This money will be paid back by the banks,and not the people from country of origin of these banks.
    so why are we paying back the money lost by our banks, is it because cowen and lenihan knew if the ECB had to bail them out all their buddys would have to pay the price with their jobs.
    so fuck them.
    If the banks bluff had been called, the ECB would have had to take over the Irish banks if they did not want any bank to fail. After all if the irish banks failed so would the european banks who lent the money.
    protecting the golden circle was the reason the country was sold out and no other fucking reason.

  17.  

    Great blog. I’ll be looking for you on Twitter. Here’s something to consider-

    http://www.carolinesimons.ie/Blog/Entries/2012/2/28_Ireland_decides_and_Europe_holds_its_breath.html

    I’ll be posting some other thoughts on this on my blog tomorrow.

  18.  

    Thanks. I’m afraid you’ll find that I’m often on the opposite side of an argument, but as long as you’re ok with that, so am I.

  19.  

    Bock,

    I know catholic culture makes this time of year a time of self-denial, but first you gave up being offensive and now you tolerate comment spam from a Libertas failure.

  20.  

    Oh no! Did I stop being offensive?

  21.  

    You did. The old Bock would have stamped on loonies. Are you feeling quite well?

  22.  

    Here’s the problem. As the world became progressively more insane, I had difficulty deciding who’s mad and who’s not. I thought Ganley was nuts when I first encountered him, and to be honest he still reminds me of Max Headroom, but that was before I came across the late Brian Blanket-Guarantee.

    Suddenly, it all changed. Ganley appeared perfectly reasonable, which was quite an achievement for Brian to pull off, but that wasn’t because because I thought increased European integration was a bad thing. I just realised that we can’t trust any Irish politician to behave in a mature, rational, adult manner. Therefore, since our electoral system is deliberately skewed towards putting cynical under-educated ward-heelers in the national parliament, it seemed obvious that they needed some sort of grown-up oversight.

    My opinion on this is not ideological. Just pragmatic. Or to put it another way, making the best of a very bad situation.

    Now, however, Caroline Simons and others are arguing quite rationally for a contrary position and I can see precisely why they might hold that view. At least for once in Ireland, we’re discussing a decision purely on considerations of self-interest as opposed to the insane religious interventions of years gone by.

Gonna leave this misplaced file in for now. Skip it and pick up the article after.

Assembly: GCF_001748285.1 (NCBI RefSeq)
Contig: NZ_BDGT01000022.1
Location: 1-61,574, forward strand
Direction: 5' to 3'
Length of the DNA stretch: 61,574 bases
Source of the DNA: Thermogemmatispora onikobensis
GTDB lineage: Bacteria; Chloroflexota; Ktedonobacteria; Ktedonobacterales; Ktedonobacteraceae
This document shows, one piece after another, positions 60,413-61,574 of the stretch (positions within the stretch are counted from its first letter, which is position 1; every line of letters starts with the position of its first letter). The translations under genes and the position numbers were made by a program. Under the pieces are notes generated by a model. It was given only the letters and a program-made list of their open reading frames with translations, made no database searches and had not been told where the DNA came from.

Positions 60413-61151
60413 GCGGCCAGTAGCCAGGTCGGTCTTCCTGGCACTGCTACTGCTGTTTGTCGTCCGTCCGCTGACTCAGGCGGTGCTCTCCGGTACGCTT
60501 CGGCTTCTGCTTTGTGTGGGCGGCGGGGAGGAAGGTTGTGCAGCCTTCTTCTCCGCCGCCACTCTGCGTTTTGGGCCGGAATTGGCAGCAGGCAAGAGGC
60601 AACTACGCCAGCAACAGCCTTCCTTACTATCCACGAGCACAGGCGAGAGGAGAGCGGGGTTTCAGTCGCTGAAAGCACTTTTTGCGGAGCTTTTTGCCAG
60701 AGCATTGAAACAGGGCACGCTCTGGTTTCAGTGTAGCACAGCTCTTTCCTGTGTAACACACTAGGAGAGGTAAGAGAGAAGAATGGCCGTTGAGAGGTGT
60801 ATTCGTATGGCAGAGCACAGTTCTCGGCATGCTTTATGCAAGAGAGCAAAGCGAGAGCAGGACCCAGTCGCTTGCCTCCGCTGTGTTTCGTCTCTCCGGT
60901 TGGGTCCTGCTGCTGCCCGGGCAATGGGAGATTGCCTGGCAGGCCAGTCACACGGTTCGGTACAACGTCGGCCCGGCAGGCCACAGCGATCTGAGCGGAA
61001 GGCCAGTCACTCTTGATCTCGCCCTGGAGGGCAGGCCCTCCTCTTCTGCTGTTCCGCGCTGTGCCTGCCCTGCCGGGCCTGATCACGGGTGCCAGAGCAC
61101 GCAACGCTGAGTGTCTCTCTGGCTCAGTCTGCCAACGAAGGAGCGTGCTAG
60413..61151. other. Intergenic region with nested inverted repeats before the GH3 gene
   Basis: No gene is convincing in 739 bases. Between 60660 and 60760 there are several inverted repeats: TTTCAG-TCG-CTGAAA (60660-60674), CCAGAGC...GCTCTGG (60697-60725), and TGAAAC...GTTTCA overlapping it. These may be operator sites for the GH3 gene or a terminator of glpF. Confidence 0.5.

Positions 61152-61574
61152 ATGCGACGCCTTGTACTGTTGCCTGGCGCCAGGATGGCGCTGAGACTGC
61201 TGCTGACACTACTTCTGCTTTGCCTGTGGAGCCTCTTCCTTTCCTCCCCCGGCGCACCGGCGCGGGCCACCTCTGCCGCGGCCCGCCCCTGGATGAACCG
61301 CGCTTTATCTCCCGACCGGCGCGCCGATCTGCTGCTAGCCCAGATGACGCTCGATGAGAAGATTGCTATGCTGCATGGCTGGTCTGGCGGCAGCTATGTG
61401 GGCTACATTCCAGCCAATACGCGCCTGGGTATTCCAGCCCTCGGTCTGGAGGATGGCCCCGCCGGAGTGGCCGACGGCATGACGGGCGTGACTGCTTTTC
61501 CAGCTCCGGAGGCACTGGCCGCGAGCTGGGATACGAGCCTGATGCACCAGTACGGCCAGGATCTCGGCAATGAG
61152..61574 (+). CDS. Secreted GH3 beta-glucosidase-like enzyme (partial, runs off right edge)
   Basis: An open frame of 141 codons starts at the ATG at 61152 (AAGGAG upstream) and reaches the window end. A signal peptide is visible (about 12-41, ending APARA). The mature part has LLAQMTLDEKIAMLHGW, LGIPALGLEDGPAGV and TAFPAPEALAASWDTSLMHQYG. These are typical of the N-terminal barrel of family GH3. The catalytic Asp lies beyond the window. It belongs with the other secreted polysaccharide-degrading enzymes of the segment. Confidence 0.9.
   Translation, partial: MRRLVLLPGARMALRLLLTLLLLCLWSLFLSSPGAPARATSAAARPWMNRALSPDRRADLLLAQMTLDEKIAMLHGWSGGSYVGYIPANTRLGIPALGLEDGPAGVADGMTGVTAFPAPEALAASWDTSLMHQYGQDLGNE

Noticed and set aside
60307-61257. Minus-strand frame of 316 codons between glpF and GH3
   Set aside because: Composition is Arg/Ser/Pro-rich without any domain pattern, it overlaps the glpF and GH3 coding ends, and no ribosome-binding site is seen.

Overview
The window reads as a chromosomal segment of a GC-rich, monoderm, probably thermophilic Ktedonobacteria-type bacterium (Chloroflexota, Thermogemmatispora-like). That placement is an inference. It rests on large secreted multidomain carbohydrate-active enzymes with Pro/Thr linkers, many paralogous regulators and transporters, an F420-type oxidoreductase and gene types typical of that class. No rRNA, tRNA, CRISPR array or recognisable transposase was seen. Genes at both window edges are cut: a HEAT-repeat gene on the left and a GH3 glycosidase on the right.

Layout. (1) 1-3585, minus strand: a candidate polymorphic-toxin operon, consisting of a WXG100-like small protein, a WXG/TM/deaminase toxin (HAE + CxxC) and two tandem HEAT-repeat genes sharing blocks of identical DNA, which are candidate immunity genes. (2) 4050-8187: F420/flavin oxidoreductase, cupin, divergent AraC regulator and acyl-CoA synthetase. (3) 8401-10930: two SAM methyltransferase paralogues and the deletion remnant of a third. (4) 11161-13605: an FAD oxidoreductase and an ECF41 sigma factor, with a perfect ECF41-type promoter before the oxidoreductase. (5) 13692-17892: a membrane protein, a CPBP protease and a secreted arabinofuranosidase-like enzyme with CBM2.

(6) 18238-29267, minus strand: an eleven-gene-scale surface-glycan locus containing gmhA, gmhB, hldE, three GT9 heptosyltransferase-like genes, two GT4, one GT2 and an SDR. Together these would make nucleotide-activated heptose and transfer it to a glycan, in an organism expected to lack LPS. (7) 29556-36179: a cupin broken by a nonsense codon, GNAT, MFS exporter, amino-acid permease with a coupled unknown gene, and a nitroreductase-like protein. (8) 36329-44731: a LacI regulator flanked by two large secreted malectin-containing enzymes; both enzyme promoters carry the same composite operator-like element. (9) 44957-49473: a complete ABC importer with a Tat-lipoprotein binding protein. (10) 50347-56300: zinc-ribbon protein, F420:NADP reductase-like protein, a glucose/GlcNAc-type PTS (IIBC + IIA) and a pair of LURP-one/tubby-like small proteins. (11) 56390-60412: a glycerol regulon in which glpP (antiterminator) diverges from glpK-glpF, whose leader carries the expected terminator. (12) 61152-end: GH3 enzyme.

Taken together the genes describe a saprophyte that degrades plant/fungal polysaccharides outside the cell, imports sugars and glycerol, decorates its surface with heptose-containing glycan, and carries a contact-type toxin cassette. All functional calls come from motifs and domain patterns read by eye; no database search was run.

23.  

    My enemy’s enemy is my friend?

  24.  

    Certainly not. I’ll be approaching this discussion on its merits, as you know. That’s the tradition here. However, anyone with an opposing point of view will get a hearing as long as they show respect to the other commenters, and also, to a slightly lesser extent, to me.

  25.  

    Fair enough.

    I always thought there was something of the darkness about Libertas (I have a fear of populist politicians – I grew up on stories of my grandfather being pursued through London streets by Mosleyite Blackshirts)

  26.  

    There’s no doubt that whoever dreamed up the name Libertas did the movement no favours.

    I’d suspect a certain proportion of the population who studied Latin in school were asking themselves, Why are these people calling themselves Libertas instead of Freedom – do they think they live in ancient Rome? Or maybe they’re just being pretentious.

  27.  

    ‘Freedom’ would have presumably led them to being referred to as the Freedom Party – with its resulting associations.

  28.  

    Imagine it !! The major nations in Europe have signed up to austerity budgets…whoever would have forecast that ?

  29.  

    The referendum will fail for one simple reason it won’t be the voice of the people. If we get a majority no vote; like the lisbon treaty the government will keep grilling us until we give them the vote they want. When you think about it we are no better than pre-Arab spring Libya

  30.  

    Vote yes to copper-fasten austerity.

  31.  

    Can someone with a better grasp of macro economics please explain to me how we as a nation will finance the running of the country if we vote no. We cannot raise money on the open market because of our credit rating. if we don’t have access to the EU funds where do we go? Will we have to leave the € if we say no, if so can you imagine the mass appeal of the punt?

  32.  

    The issues are complex and the future either way is unsure. One thing is for sure though. The fact that all of our cheating lying main political parties want me to vote ‘Yes’, is the best reason I will definitely vote ‘No’.

  33.  

    John, you’re entitled to vote how you choose, but choose for informed logical reasons, not because you want to punish or get back at the politicians. My inclination is to vote yes, because I cannot see a sustainable future for us if we vote no. Can anyone intending on voting no convince me to join them?

  34.  

    No. 8
    I take your point. But, I remember when we were sent back to vote again the last time, that Michael Martin was the one making dark threats on the one hand about a no vote, and on the other hand, painting a picture of security & prosperity if we voted yes. Like Bock, I view Fine Gael simply as Fianna Fail-Lite, with the same sleight of hand, dishonesty and blatant lies when it suits them. As I am not sure that the Euro will survive anyway, I think we will have a better chance with a Punt of our own, At least that way, we can de-value as we need to. And with our own control over our futures, we at least will have the option of telling bondholders to fuck off, and we can also dictate to our own banks. That is my rationale. It will mean hard times ahead either way, whether we stay in the Euro or not.